9 April 2007 Detecting low-velocity impact damage in composite plates using infrared thermography
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This research investigated low velocity impact damage in fiber-reinforced polymer (FRP) composites. Small-scale glass/epoxy laminates (approximately 210mm x 210mm x 2mm) were subjected to varying degrees of dynamic impact energies ranging from 5 to 20 J and infrared thermography inspections were performed on the damaged specimens. Three distinct damage modes were observed: penetration resulting in highly localized fiber rupture through the thickness of the composite; penetration/delamination in which localized fiber rupture was observed on the impacted surface and additional delamination occurred around the point of impact; and delamination/reverse side fiber rupture in which no visible damage occurred on the impacted surface but fiber rupture and delamination occurred beneath the surface. A modified lock-in thermography procedure was used in the nondestructive evaluation (NDE). Phase images were constructed by applying a least-squares sinusoidal curve fit to a series of thermal images collected over one cycle of sinusoidal heating. This method was shown to increase contrast for subsurface delaminations compared to raw thermal data. Finally, thermography results for FRP composite samples containing simulated damage (back-drilled holes) were compared with thermography results from impact-damaged samples.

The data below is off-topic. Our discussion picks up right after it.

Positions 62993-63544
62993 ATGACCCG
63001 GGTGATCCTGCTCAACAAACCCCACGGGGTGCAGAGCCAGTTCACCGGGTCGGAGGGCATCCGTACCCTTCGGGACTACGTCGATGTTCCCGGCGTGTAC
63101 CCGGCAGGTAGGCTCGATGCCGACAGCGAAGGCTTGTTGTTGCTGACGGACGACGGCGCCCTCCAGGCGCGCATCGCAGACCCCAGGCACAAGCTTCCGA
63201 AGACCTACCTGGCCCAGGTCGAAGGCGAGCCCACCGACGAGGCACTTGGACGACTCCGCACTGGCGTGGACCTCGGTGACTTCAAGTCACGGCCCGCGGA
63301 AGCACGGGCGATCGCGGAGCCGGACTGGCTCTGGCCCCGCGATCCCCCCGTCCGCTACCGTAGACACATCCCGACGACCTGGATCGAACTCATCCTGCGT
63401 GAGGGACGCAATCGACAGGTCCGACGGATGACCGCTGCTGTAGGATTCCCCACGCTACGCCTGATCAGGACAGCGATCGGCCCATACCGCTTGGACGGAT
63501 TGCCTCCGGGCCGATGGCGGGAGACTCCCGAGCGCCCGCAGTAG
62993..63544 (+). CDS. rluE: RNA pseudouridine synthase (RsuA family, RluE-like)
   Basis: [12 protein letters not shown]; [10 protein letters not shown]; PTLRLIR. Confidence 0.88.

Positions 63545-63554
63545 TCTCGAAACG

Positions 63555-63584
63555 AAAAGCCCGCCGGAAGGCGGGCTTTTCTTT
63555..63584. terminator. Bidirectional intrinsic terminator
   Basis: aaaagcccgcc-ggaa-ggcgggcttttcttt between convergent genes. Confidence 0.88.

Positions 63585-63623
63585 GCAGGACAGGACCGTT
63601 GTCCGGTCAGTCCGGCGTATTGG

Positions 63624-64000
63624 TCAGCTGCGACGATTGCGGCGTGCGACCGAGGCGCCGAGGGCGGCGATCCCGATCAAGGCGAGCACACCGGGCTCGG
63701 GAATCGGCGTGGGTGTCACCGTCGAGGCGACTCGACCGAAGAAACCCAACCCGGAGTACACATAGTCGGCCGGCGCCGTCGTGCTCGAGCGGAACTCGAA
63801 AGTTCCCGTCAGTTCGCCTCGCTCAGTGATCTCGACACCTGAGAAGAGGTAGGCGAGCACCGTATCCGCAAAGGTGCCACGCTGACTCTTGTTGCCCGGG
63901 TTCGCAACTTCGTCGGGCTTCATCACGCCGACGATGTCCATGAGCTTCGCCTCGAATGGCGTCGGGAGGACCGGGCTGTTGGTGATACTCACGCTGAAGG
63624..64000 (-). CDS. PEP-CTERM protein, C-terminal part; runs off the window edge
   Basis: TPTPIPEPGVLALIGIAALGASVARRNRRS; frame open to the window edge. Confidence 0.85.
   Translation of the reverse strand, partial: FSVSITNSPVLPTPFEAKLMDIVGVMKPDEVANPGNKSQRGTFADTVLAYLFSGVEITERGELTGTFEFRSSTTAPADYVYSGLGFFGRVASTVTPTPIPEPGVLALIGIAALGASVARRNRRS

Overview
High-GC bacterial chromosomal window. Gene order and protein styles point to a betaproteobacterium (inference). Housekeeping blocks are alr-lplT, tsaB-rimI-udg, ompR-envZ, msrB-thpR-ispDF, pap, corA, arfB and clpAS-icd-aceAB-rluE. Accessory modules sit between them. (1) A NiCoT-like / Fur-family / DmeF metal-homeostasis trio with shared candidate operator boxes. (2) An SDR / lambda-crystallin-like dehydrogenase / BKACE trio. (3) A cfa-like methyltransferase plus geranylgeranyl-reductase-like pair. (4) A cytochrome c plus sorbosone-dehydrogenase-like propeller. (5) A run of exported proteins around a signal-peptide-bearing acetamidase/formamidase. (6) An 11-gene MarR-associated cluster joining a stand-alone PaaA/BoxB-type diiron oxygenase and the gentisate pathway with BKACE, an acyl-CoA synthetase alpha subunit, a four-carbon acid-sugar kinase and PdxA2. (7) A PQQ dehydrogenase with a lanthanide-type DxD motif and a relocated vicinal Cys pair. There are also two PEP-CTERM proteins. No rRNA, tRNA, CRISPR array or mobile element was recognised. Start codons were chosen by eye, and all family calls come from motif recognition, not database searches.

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Jeff Brown, Jeff Brown, Robyn Anderson, Robyn Anderson, David Visser, David Visser, "Detecting low-velocity impact damage in composite plates using infrared thermography", Proc. SPIE 6541, Thermosense XXIX, 654110 (9 April 2007); doi: 10.1117/12.715758; https://doi.org/10.1117/12.715758

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